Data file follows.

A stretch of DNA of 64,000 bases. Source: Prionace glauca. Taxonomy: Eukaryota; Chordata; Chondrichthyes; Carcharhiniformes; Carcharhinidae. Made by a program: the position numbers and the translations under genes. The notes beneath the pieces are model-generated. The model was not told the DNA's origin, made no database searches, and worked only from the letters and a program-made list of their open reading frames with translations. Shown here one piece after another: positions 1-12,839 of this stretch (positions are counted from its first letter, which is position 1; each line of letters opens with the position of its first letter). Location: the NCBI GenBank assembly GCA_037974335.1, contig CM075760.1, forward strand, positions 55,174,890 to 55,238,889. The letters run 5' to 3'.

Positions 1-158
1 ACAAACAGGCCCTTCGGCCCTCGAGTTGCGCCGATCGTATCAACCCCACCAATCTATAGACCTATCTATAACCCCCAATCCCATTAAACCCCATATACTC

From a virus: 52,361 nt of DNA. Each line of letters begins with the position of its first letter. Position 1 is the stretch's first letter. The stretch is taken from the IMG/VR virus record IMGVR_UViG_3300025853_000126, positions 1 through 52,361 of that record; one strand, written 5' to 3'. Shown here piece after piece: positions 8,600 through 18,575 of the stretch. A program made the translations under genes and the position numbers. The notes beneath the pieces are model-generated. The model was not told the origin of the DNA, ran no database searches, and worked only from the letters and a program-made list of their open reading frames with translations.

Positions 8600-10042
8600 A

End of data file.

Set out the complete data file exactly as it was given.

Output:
A stretch of DNA of 64,000 bases. Source: Prionace glauca. Taxonomy: Eukaryota; Chordata; Chondrichthyes; Carcharhiniformes; Carcharhinidae. Made by a program: the position numbers and the translations under genes. The notes beneath the pieces are model-generated. The model was not told the DNA's origin, made no database searches, and worked only from the letters and a program-made list of their open reading frames with translations. Shown here one piece after another: positions 1-12,839 of this stretch (positions are counted from its first letter, which is position 1; each line of letters opens with the position of its first letter). Location: the NCBI GenBank assembly GCA_037974335.1, contig CM075760.1, forward strand, positions 55,174,890 to 55,238,889. The letters run 5' to 3'.

Positions 1-158
1 ACAAACAGGCCCTTCGGCCCTCGAGTTGCGCCGATCGTATCAACCCCACCAATCTATAGACCTATCTATAACCCCCAATCCCATTAAACCCCATATACTC

From a virus: 52,361 nt of DNA. Each line of letters begins with the position of its first letter. Position 1 is the stretch's first letter. The stretch is taken from the IMG/VR virus record IMGVR_UViG_3300025853_000126, positions 1 through 52,361 of that record; one strand, written 5' to 3'. Shown here piece after piece: positions 8,600 through 18,575 of the stretch. A program made the translations under genes and the position numbers. The notes beneath the pieces are model-generated. The model was not told the origin of the DNA, ran no database searches, and worked only from the letters and a program-made list of their open reading frames with translations.

Positions 8600-10042
8600 A